Minecraft Maker Promises a New Game Rooted in ‘Hard Science Fiction’
The maker of Minecraft has a new project in the works, and the first details appear pretty tantalizing: space-themed, set...
The maker of Minecraft has a new project in the works, and the first details appear pretty tantalizing: space-themed, set 281 billion years in the future, and rooted in “hard science fiction.” Markus “Notch” Persson and his development company Mojang plan to allow the game to grow much the way Minecraft did, letting users have a heavy hand in its maturation.
MInecraft, for the uninitiated, allows users to reshape and rebuild the world’s in which their characters live, and though it had no big backing from a third-party publisher it moved 5.5 million copies through strong world of mouth (the fact that users describe it as “addictive” didn’t hurt either). But the key was letting the game out of the bag early and allowing users a role in shaping it as it grew.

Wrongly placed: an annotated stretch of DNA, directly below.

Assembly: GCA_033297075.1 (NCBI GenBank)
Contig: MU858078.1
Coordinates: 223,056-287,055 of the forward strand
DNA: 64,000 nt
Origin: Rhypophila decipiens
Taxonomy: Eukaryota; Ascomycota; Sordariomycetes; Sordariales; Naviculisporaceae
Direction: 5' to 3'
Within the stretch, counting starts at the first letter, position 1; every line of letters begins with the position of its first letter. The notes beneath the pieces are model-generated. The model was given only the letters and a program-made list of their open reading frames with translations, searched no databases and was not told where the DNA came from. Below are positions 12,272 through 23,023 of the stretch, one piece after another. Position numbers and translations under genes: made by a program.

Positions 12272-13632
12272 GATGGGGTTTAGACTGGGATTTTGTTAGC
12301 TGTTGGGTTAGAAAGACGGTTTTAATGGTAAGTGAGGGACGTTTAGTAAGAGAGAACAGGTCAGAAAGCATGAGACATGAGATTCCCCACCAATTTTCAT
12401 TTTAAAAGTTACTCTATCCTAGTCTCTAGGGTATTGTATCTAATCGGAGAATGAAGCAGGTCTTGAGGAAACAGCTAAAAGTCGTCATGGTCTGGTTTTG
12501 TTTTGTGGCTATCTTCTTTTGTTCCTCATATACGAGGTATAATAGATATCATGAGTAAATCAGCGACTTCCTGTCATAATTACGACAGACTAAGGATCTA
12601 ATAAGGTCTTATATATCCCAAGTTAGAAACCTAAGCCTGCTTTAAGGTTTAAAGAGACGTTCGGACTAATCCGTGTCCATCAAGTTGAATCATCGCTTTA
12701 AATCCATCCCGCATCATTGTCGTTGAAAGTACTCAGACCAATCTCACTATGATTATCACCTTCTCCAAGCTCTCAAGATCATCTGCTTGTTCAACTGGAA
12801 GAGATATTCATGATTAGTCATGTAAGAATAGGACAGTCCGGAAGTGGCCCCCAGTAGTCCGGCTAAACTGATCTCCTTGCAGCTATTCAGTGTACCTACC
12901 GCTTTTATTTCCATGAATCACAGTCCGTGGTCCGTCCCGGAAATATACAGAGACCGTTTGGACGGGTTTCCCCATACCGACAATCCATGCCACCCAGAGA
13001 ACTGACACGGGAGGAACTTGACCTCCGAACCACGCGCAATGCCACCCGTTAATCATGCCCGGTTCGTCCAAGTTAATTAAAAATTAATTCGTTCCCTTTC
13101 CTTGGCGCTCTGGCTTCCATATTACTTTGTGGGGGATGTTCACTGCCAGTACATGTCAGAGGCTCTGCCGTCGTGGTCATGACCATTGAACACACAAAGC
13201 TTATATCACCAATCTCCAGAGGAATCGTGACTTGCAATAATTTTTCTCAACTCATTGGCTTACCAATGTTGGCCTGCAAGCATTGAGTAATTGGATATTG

Persson reportedly plans a similar approach to his new game, tentatively titled 0x10c. The storyline involves a group of humans put into a state of suspended animation in 1988 and accidentally allowed to sleep for 281 billion years. Inside the dying universe in which they awaken, users must battle, trade, loot, and mine planets. But the minecraft-ey catch: Users will be able to program their own simulated 16-bit computer CPU that will power their spaceships. That means they can program their own operating systems for their spaceships, and once enough user-gen software has been created they can even use their self-styled CPUs to run other games or perform other tasks.
Computers inside computers–pretty cool stuff. But like Minecraft, it leaves a lot of room to wonder how the game will develop over time with so much user-generated input. That, of course, is both the peril and the appeal. Persson has already said via Twitter that “I won’t stop viruses, the players will have to do that themselves.”
Persson has also said he will do his best to keep the science within the game within as much of a plausible theoretical framework as possible. BBC quotes him as promising “as few hand-wavey things as possible, with the rest rigorously explained. If you’re an expert on a field that I’ve made a mistake in, PLEASE let me know!” Paging Neil Tyson.